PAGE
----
All posts tagged: vegetable oils

VEGETABLE OILS

The most important thing to remember about vegetable oils is that they are unstable and far more prone to turning rancid when exposed to oxygen, light – far more so than saturated animal fats. For this reason liquid vegetable oils should always be stored in dark bottles, away from sunlight in a cool spot and are best consumed unheated in salad dressings or mayonnaise-style sauces as they traditionally always were. Vegetable oils are best used for gentle sautéing rather than high-heat frying because of their propensity to turn rancid. One key distinguishing feature between traditional vegetable oils and fake, new vegetable oils is that the former derive from the fruit of the plant (such as the olive or the coconut) whilst the latter derives from the seeds of the plant (such as sunflower-seed, rape-seed, seeds of the soya-bean plant, cotton-seed, grape-seed). Most seed oils (though not all) are fake foods and are best avoided. (For a complete list of real food and the fakes see below). Vegetable oils are referred to either as polyunsaturated or …

NON-TRADITIONAL VEGETABLE OILS – THE FAKES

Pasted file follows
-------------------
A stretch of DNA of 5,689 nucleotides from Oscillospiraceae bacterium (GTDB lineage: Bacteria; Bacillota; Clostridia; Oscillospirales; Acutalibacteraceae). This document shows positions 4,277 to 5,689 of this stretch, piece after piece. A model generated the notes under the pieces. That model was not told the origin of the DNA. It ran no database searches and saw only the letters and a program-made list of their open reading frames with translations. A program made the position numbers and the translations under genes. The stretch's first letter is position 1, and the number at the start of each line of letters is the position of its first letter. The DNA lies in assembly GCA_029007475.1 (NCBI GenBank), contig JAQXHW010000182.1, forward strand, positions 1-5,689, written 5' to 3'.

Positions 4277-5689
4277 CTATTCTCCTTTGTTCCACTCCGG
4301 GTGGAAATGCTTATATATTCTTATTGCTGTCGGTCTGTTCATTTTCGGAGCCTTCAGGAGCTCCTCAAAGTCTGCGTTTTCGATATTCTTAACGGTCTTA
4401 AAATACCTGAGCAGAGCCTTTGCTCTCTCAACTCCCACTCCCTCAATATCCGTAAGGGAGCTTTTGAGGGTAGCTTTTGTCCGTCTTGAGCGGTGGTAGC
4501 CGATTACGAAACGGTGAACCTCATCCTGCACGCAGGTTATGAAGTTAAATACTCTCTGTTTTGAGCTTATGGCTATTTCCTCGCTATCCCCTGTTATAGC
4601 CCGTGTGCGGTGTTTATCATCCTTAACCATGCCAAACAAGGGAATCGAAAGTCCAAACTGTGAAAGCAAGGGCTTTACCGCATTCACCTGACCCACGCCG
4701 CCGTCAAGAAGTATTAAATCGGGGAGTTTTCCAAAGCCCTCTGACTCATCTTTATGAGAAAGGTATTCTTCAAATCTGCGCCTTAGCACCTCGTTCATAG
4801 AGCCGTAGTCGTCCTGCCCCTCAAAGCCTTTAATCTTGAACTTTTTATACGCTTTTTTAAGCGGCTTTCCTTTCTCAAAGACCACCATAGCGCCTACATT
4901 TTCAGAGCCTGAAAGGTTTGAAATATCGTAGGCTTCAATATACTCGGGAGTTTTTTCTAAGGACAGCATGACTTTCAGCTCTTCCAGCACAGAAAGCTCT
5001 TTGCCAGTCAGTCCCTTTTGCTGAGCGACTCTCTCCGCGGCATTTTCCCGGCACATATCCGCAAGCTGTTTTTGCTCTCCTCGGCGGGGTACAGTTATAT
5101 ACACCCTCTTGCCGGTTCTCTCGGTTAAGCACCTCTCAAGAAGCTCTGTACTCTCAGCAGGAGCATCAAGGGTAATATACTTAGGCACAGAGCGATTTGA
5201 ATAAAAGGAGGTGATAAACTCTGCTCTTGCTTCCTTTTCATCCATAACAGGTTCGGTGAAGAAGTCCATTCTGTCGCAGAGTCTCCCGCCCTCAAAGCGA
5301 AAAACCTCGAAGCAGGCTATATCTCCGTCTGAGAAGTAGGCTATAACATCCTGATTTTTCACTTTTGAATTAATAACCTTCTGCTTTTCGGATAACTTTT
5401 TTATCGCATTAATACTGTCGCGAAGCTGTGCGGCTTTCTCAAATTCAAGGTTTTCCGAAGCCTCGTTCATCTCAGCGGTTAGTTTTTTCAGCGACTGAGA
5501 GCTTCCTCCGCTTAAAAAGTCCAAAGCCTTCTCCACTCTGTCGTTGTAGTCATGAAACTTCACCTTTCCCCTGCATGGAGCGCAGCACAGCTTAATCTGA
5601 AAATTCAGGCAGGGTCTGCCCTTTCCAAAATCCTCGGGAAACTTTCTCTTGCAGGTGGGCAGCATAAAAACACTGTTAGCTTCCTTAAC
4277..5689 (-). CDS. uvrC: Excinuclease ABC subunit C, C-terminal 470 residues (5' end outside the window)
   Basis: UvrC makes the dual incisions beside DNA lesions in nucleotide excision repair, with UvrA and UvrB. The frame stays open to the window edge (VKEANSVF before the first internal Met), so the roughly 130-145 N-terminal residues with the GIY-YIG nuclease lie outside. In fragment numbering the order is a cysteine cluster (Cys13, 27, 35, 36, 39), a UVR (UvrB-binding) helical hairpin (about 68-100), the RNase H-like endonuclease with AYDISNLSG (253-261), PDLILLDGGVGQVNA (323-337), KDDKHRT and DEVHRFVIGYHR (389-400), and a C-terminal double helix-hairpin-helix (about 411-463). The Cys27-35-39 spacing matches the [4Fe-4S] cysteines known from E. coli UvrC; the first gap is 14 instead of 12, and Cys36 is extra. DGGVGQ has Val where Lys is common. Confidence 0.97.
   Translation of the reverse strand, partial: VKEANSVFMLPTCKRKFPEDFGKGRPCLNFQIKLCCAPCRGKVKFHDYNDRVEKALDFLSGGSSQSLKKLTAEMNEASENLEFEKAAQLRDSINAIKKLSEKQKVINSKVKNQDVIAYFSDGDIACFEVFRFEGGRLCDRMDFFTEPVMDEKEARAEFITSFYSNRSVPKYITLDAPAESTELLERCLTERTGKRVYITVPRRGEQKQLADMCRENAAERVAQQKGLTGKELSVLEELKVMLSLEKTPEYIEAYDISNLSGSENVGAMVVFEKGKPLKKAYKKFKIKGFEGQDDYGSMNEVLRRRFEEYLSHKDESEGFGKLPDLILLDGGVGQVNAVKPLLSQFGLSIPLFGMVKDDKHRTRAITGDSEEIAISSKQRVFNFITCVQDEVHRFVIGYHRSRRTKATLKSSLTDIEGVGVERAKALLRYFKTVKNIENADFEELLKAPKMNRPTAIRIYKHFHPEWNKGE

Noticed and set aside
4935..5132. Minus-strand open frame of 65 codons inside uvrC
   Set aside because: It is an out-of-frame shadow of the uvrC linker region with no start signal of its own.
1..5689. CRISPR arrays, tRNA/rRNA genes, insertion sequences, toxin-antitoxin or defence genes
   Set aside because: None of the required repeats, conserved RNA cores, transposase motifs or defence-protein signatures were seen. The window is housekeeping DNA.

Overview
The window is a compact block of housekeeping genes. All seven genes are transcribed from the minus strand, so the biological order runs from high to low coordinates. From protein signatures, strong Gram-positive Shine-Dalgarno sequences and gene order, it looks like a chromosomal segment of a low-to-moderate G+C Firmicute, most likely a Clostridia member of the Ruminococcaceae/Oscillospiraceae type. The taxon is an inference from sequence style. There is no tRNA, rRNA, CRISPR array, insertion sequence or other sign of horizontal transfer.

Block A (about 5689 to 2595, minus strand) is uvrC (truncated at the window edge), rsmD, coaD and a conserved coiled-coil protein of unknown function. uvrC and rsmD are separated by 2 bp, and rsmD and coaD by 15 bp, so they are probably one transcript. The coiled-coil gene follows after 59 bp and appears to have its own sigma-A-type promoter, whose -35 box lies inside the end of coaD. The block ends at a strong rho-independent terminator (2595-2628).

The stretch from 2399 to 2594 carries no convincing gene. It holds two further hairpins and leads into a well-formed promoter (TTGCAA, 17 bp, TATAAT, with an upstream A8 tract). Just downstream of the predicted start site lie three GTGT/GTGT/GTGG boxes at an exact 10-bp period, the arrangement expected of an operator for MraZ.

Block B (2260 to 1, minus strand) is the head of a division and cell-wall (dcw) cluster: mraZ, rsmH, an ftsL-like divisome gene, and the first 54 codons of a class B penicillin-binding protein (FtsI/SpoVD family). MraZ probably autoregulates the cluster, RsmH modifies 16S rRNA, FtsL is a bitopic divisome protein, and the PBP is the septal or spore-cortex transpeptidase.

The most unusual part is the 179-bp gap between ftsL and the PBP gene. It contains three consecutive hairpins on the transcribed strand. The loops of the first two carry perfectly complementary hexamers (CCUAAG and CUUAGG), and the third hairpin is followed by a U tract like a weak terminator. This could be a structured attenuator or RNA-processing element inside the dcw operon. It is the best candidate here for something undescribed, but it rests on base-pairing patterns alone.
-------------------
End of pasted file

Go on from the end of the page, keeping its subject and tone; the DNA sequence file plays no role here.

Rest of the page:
-: sunflower-seed oil, rape-seed oil, soya-seed oil, grape-seed oil, cotton-seed oil :- One molecule away from plastic? The process of refining seed vegetable oils into either cooking oil or hydrogenated vegetable fat for either domestic or industrial use is a classic example of how the industrial cook has managed to bastardise fresh produce into a fake food product to suit their economic purposes not our nutritional needs – and then present it to the everyday cook as healthy and fit for purpose. It is perhaps a bit of a misnomer to suggest that margarine and vegetable shortening derived from seed vegetable oils are one molecule away from plastic – but the sentiment (if not the science) is sound. HOW NEW SEED VEGETABLE OILS ARE REFINED: There are three problems associated with the relatively new seed vegetable oils: Firstly, when cold pressed they taste bitter and unpalatable resulting in a small if non-existent market for them.  Secondly, being polyunsaturated they are highly unstable and prone to turning rancid when exposed to oxygen, light and heat. Thirdly, most …